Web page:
This activism led to the legalization of contraception, increased access to abortion in 1969, and the striking down of Canada’s anti-abortion laws as unconstitutional in 1988.

The Feminists Deliver Reproductive Justice installation piece
Hogan's Alley installation piece

Hogan’s Alley:
the Black community


Hogan’s Alley was the centre of the first concentrated Black community in Vancouver.

In the early 1900s systemic anti-Black racism, framed as an urban renewal scheme, uprooted the predominantly Black neighbourhood.

Of the many attributes Nora Hendrix was known for, it was for her efforts to preserve the AME Fountain Chapel that cemented her as a pillar in the community.

A modular housing development has been constructed in Nora’s name.

Harm Reduction:
the fight for
drug user justice


Advancements in policy, healthcare, research, valuing lived experience as labour and peer-to-peer support are becoming mainstream discourse around drug use.

These actions can be directly attributed to the leadership of people living in Vancouver’s Downtown Eastside, many of them Indigenous women, sex workers, gender non-binary and Two Spirit people.

The Ripple Effect Harm Reduction
The Ripple Effect installation Rainbow Refugee for Feminists Deliver

Rainbow Refugee:
immigrant & refugee
feminism in BC


Active since 2001, Rainbow Refugee Vancouver has supported and assisted LGBTQ and HIV positive asylum seekers, refugee claimants, and refugees in Canada.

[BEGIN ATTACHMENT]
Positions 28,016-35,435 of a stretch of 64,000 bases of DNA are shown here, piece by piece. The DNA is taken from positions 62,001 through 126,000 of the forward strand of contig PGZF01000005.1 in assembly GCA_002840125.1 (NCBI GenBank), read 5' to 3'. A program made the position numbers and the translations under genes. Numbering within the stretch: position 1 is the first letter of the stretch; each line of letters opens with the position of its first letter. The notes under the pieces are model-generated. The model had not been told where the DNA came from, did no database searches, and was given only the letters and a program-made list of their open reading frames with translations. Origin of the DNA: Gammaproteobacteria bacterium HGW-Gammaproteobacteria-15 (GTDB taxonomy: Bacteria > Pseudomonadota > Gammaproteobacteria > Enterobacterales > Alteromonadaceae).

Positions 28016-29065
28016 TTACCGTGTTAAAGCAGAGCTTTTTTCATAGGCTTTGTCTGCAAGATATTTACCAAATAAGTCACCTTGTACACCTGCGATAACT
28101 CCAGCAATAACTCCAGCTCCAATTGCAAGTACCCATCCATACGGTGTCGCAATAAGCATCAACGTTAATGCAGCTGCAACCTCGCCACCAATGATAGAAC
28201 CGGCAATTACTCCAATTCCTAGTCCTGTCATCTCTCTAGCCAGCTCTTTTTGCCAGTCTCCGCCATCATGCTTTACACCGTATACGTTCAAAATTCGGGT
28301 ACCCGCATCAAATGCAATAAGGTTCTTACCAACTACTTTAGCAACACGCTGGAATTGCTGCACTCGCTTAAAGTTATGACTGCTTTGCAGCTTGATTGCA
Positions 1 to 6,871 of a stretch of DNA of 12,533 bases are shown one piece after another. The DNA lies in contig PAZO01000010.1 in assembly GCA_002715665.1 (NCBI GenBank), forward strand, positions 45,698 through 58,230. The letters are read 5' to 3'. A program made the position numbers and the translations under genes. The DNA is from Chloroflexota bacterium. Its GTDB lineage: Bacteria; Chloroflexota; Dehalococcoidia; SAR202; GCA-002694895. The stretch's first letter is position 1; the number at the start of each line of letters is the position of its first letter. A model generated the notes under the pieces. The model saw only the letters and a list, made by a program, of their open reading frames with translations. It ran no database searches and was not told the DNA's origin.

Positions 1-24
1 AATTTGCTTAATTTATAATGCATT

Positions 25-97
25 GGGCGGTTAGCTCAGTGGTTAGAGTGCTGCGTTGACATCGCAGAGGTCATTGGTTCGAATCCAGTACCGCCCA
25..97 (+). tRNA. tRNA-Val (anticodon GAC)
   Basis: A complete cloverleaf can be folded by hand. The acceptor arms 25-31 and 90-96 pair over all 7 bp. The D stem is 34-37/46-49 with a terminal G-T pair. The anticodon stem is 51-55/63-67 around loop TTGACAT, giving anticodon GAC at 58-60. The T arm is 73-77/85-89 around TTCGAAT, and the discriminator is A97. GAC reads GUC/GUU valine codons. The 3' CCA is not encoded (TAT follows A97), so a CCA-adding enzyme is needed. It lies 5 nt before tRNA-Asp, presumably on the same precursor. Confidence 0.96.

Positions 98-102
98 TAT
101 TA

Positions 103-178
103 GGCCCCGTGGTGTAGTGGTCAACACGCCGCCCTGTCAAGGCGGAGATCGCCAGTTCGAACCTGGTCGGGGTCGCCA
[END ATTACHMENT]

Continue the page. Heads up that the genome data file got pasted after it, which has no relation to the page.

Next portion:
Decriminalization of same sex activity in 1969 was and is not enough to protect the LGBTQ community in Canada.

Alongside services provided by Rainbow Refugee, what is needed is investing in cultural training, creating safer spaces, access to mental health facilities and increased advocacy.

Gender Based Violence:
access to justice


Anti-violence advocates, many of them survivors, have fought along multiple fault lines to eradicate gender-based violence.

They have provided emergency shelter, transition housing, and supportive services where resources have fallen far short, working tirelessly to undermine rape mythology and reform legal systems to work for survivors.

The Feminists Deliver Gender Based Violence Ripple Effect installation
The Feminists Deliver Black Lives Matter Ripple Effect installation

Black Lives Matter:


Founded in 2016, Black Lives Matter Vancouver is an intersectional activist movement that raises awareness and seeks to resit the racism and systemic anti-Black discrimination that is prevalent in society.

BLM Vancouver creates safer spaces for vulnerable persons by standing up against unnecessary police presence and teaching Black and Indigenous youth about their rights.

Queer Movement:
Vancouver Dyke March


Seeing themselves more represented in the feminist movement than the gay liberation movement, many dykes, lesbians, bisexuals, and queer women have been unapologetically taking up space for those whose gender identity intersects with their sexual orientation to further marginalize them.

Registering as a society in 2004 with a constitution that explicitly includes trans people, the Vancouver Dyke March continues to celebrate and centre the experiences of queer women.

The Queer Movement installation piece